Nor’Adila Hepburn, Slashgear, 6/20/22
While driving electric vehicles is a step towards a greener future, the car batteries that power them are not as sustainable. Though the battery is at the heart of any EV, most are made from lithium-ion and have a limited lifespan that starts to degrade from the first time you charge them. So what happens when they reach capacity?
The cycle of charging and discharging causes them lose energy and power. The more charge cycles a battery goes through, the faster it will degrade. Once batteries reach 70 or 80% of their capacity, which happens around either 5 to 8 years or after 100,000 miles of driving, they have to be replaced, according to Science Direct.
Due to electric vehicles’ rising popularity, it goes without saying that their battery waste will become a major issue. Experts estimate that 12 million tons of batteries will be thrown away by 2030, The Guardian reported. The conundrum that manufacturers and consumers have is that although they can be recycled, there are not enough facilities to handle them. To date, there are only four lithium-ion recycling centers in the United States (via WCNC). However, this number must grow exponentially in the next few years as Industry experts predict there will be 85 million electric vehicles on the road by 2030 (via Science Direct).
Recycling Is Complex
Recycling car batteries is an arduous and dangerous process that involves splitting them apart to extract the metals inside. To do it, recyclers typically utilize two techniques: pyrometallurgy and hydrometallurgy, Science reported. Pyrometallurgy, the preferred method, shreds the battery down and then a burning process takes the metal out. With hydrometallurgy, the battery is submerged in acid to separate the metal. With either method, there is a risk of toxic fume emissions or an outright explosion (via Science).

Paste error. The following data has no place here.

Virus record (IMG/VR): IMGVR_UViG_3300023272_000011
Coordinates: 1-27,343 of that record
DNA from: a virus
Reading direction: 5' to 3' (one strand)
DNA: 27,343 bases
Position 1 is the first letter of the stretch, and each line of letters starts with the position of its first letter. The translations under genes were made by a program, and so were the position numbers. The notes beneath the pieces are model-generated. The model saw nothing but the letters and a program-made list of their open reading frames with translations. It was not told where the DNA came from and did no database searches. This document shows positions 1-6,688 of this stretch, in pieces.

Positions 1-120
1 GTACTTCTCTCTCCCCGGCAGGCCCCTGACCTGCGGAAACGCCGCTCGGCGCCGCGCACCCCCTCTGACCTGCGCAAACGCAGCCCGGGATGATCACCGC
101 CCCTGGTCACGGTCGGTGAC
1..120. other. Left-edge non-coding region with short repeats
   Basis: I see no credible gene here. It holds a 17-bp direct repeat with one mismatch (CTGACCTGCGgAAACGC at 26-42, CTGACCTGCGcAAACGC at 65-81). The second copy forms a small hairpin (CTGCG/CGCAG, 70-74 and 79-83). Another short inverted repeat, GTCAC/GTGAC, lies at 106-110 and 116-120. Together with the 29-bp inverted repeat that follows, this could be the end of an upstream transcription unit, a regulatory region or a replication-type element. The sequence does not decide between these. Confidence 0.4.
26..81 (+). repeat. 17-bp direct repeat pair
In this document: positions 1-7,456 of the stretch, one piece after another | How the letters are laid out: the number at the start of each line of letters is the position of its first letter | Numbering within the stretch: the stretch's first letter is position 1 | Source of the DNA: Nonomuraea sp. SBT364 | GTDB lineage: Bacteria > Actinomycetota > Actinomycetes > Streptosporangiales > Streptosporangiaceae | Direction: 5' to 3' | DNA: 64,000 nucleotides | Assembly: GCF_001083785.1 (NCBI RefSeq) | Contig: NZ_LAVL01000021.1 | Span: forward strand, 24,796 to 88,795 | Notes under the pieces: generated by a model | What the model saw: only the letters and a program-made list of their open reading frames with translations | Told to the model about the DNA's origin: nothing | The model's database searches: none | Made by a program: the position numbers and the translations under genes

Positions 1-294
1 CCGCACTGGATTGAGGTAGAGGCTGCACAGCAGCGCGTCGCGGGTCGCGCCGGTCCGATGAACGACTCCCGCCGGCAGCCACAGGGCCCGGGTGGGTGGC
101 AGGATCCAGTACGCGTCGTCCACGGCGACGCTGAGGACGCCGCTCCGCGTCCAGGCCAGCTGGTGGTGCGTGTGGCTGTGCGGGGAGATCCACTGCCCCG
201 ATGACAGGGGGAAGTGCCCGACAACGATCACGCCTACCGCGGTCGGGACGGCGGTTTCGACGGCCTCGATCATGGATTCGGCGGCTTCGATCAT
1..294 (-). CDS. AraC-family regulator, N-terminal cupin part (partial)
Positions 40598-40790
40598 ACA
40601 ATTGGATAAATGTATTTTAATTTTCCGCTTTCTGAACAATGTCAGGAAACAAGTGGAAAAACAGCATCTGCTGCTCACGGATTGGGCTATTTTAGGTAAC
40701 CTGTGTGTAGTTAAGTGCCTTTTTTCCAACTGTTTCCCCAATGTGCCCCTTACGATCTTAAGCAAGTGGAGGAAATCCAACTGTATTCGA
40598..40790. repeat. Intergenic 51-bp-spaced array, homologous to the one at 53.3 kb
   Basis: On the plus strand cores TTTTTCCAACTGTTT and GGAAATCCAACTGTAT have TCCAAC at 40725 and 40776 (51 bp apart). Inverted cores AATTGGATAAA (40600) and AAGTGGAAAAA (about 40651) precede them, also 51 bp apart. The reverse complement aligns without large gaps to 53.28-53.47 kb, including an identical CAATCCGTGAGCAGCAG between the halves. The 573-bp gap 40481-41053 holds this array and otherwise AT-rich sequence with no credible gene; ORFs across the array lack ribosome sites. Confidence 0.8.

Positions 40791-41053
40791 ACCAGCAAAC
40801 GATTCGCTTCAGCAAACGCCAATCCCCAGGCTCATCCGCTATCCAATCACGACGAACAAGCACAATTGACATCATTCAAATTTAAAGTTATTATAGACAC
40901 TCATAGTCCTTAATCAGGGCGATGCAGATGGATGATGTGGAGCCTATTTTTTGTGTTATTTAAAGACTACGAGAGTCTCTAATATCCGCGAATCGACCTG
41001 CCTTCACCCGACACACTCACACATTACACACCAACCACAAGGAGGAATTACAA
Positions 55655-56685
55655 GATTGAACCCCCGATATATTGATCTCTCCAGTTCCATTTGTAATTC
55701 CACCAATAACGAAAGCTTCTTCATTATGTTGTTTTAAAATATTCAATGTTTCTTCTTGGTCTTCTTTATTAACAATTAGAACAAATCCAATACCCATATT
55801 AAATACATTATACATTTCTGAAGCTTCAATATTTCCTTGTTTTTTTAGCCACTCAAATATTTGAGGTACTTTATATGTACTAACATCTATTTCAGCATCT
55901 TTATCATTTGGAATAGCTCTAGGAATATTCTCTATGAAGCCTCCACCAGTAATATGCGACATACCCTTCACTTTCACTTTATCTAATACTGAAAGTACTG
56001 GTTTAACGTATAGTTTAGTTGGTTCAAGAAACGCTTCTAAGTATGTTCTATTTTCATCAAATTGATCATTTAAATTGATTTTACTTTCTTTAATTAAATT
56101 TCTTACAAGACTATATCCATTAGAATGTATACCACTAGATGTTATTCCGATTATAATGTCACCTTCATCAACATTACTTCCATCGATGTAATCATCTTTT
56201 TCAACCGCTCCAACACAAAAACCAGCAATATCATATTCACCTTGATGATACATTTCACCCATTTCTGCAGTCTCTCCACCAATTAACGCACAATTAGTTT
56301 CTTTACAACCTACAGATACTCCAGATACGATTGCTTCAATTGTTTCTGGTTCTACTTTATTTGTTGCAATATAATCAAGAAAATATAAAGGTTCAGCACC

There are other issues too. Unlike other compact batteries, EV batteries weigh about 960 pounds, according to Wired. If you are an EV manufacturer, finding proper transportation and storage could prove a logistical nightmare. They are also a fire hazard if and when stored together. A report by the Environmental Protection Agency found that between 2013 and 2020, more than 240 lithium-ion battery fires broke out across 64 municipal waste facilities.
And that’s not all. If these batteries find their way to landfills, harmful toxins such as lead and nickel can contaminate soil and groundwater supplies (via AZO Clean Tech).
Outside of recycling, old EV batteries can be repurposed as a renewable energy source for homes and businesses. Even if they have a reduced storage capacity, they can be reused to store wind and solar energy, according to Innovative News Network. This can extend their life cycle by another seven to 10 years.
A good example of this is Toyota’s initiative to sustainably power Yellowstone Park. The car company equipped the landmark with solar panels powered by batteries that once belonged in Camry Hybrids, replacing diesel generators (via Toyota).
Toyota was not the only one, however. A Spanish company ran an experiment where it converted used lithiom-ion batteries into second-life batteries with great success. In particular, it proved the ability to use recycled electric vehicle batteries to help power one of the local electricity plants in the case that there is a temporary shut down (via Enel).